The rapacious appetite of the global economy is leading to cities becoming more spatially fragmented, socially divisive and environmentally destructive. Cities and their regions continue to produce, consume and pollute more than ever before, attracting more people to urban jobs and opportunities. A key feature of this globalised world is increased competition between cities for
investment and talent. Sometimes this leads to unrealistic aspirations which don’t match their underlying economic performance or potential. While producing goods and services for national and international
markets, cities should increase incomes, improve quality of life and provide sustainable development for their citizens.
City leaders have an opportunity to make a difference here, building on the spatial and
social capital of their cities, rather than importing generic models that cater to the homogeneity of globalisation.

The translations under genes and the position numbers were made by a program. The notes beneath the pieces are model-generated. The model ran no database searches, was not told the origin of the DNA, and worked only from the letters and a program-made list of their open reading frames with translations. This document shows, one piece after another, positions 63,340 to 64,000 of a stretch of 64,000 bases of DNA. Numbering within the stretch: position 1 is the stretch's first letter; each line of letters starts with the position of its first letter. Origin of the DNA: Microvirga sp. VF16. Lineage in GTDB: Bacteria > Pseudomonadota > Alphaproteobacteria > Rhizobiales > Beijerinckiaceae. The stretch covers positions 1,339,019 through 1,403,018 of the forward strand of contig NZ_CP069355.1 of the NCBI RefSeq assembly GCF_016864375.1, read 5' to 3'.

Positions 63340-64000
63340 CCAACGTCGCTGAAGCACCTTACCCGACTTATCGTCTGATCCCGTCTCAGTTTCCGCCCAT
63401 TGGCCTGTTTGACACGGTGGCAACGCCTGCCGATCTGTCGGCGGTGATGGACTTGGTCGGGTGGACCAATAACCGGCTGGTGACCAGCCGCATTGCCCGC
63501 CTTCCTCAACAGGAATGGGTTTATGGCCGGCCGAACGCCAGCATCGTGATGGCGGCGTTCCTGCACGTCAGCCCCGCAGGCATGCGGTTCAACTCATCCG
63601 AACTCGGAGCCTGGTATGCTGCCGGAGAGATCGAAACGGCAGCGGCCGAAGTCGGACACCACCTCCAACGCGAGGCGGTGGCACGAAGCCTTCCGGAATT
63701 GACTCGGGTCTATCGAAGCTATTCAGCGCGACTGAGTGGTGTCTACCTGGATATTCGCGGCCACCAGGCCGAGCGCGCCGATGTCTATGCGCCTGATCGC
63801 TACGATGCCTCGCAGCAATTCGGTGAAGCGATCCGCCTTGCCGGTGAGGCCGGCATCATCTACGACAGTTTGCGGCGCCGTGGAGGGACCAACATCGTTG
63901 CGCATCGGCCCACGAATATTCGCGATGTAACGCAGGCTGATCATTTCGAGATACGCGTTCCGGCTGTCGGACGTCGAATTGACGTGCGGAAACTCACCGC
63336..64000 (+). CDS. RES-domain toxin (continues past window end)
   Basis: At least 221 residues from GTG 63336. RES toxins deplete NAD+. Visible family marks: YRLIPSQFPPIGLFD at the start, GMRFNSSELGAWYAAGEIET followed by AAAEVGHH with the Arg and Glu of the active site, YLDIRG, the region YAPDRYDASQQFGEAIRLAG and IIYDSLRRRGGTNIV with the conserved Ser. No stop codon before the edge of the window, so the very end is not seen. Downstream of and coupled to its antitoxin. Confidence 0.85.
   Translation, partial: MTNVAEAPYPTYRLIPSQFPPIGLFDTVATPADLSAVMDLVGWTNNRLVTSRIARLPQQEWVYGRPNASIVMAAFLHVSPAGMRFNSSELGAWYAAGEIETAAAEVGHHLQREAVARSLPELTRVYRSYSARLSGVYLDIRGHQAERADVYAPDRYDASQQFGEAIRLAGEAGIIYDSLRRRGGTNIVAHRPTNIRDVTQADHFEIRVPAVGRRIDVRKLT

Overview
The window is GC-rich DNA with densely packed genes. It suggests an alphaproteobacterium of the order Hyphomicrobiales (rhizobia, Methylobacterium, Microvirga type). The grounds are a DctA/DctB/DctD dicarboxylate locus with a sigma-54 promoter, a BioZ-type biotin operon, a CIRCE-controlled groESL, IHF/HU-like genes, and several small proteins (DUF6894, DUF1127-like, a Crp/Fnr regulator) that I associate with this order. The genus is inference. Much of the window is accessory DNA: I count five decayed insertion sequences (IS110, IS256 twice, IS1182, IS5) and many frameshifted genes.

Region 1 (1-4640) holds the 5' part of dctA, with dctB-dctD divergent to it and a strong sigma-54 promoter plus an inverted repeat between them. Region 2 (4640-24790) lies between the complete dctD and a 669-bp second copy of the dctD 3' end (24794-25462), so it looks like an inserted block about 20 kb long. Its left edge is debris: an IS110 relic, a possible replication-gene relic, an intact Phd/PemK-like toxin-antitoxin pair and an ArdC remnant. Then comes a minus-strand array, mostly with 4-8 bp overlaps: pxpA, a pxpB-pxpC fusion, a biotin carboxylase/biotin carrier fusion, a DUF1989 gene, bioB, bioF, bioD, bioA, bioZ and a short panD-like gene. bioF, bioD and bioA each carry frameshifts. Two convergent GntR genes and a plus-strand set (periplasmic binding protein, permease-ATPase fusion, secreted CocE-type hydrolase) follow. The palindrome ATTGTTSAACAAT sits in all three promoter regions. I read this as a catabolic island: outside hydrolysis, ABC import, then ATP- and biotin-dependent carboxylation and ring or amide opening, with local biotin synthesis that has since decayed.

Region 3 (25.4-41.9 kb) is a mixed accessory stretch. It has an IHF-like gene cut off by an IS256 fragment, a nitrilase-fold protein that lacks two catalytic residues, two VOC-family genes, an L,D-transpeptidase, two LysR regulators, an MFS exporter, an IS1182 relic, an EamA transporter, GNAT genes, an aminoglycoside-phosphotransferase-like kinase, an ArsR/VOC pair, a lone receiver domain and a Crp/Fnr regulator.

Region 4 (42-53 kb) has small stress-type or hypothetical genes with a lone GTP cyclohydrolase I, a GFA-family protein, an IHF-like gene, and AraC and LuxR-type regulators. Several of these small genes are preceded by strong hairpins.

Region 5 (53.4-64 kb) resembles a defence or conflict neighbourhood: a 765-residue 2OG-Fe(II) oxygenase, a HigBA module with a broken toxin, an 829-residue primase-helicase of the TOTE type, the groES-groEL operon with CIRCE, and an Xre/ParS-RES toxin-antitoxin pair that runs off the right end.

London is one of the major centres of the world economy and it may seem somewhat
unassailable. However, it needs to attend to some deep-seated challenges if its advantage
is to be preserved. Businesses and talented people must continue to want to live and
work in London and all our big cities need every bit of help they can get. The perception
that a city or region is a good place to do business cannot be abstract or a matter of
good public relations; good reputations are earned and based in reality. Directly elected
mayors, given powers over planning, development and transport, may offer advantages in helping cities outside London to boost growth and create jobs.
28 November 2011